Last week the Government pledged £400m over the next 4 years to extending talking therapies for children, young people and people with long term conditions. Though this initiative is to be welcomed, a report last week from the Centre of Social Justice (CSJ) highlighted family breakdown was unacknowledged in the government’s mental health strategy “No health without mental health”.
Amongst the CSJ’s key findings, the report identifies the risks and protective factors that families pose in mental illness. In their polling,
- half thought family breakdown was a major cause of poor mental health
- more than 60 per cent thought poor mental health was a contributor to family breakdown
- fewer than a third thought poverty was a major cause of poor mental health.
- half said that childhood and family factors were a major cause of their or their relative or friends’ poor mental health.
The Mental Health Strategy’s objectives generally refocus on prevention and rehabilitation of mental health sufferers, but further recognises the need to address physical health, quality of care and societal discrimination. However it does use some cases that indicated the success of multisystemic therapy and working with the family as a whole. It is questionable however whether it recognises the importance of the timeliness of this intervention.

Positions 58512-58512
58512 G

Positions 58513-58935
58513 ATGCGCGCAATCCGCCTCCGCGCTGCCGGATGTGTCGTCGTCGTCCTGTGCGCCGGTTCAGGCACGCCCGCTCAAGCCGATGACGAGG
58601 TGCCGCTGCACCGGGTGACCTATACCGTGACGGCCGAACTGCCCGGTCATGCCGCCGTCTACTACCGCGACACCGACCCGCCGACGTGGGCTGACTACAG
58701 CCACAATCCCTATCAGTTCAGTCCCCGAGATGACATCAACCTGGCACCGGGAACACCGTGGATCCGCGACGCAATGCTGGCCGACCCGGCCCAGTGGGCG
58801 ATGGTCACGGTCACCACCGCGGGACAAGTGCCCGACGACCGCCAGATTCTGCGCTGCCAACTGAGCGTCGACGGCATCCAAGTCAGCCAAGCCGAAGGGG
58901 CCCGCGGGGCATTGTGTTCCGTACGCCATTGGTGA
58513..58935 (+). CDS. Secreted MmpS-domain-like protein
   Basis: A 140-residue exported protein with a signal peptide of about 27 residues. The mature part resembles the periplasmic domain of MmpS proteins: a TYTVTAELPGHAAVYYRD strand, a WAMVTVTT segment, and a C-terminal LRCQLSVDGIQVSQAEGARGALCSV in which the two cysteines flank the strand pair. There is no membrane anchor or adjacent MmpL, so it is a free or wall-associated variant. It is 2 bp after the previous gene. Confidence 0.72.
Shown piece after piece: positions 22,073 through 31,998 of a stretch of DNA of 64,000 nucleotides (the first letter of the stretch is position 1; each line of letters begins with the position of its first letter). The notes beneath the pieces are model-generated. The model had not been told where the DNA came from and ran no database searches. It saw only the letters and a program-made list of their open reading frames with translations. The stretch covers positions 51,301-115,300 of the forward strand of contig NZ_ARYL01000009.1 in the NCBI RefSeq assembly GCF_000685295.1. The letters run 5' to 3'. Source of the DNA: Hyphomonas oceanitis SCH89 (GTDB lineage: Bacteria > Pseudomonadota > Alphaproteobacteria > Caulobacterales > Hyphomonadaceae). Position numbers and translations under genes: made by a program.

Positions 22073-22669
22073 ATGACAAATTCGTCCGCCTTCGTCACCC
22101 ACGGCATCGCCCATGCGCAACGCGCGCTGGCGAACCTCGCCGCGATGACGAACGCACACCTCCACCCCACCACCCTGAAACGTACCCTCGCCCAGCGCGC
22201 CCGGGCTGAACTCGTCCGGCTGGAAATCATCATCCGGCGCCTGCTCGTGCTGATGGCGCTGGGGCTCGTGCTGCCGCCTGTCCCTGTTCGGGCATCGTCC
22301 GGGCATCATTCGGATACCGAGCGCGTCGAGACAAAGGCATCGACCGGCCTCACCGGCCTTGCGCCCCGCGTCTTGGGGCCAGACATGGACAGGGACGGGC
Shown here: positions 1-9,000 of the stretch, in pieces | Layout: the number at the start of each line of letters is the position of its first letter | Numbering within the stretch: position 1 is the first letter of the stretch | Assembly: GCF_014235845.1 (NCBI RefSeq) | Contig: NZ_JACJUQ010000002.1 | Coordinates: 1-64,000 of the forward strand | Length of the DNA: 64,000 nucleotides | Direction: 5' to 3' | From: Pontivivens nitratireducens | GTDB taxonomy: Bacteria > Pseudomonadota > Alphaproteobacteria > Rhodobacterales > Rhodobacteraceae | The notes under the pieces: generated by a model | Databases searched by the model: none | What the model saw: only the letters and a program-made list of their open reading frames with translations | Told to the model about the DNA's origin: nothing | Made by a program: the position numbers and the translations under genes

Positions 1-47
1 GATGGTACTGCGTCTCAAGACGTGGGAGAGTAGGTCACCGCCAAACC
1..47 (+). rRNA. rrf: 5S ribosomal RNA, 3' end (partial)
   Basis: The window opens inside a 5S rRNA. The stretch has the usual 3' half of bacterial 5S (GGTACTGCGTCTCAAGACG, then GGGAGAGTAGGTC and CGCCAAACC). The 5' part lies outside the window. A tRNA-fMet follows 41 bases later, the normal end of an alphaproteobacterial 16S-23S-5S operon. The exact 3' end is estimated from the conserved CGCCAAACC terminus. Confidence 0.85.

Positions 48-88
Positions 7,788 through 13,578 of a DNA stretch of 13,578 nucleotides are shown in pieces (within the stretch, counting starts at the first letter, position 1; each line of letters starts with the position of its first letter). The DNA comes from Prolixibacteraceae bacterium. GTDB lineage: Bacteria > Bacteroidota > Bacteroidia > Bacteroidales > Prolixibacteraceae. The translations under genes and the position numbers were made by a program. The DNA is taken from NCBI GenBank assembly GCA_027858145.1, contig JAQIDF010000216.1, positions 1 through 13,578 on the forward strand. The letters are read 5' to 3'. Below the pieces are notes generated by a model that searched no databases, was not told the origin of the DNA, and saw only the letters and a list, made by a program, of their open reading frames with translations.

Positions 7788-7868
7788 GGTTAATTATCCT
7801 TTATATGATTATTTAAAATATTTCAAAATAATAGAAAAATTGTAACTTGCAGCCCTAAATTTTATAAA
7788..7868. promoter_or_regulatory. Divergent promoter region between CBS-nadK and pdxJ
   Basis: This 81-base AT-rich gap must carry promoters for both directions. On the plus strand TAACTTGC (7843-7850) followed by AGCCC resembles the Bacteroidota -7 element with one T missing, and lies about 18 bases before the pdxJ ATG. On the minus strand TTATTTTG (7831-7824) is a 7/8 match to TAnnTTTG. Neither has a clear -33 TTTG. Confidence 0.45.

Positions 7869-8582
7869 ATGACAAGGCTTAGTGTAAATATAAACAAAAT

The money bit of the strategy hopes that the investment in mental health savings will lead to £700m savings in healthcare, tax and welfare gains. This is against the backdrop of a cost estimate of mental health problems to the economy of £105bn.
Greater allocations for this type of intervention has been a long campaign. There remain some reservations however, over the dependability of the resource allocation, as there is a danger of this sum being subsumed by the local NHS trusts.
What are talking therapies?
The most widely accepted types of talking therapy are cognitive behavioural therapy, psychoanalysis and group therapy. All talking therapies aim to encourage the patient to talk through and explore their feelings in order to address harmful thoughts, beliefs or actions, such as psychotic thoughts, self-destructive thoughts or addictive behaviour.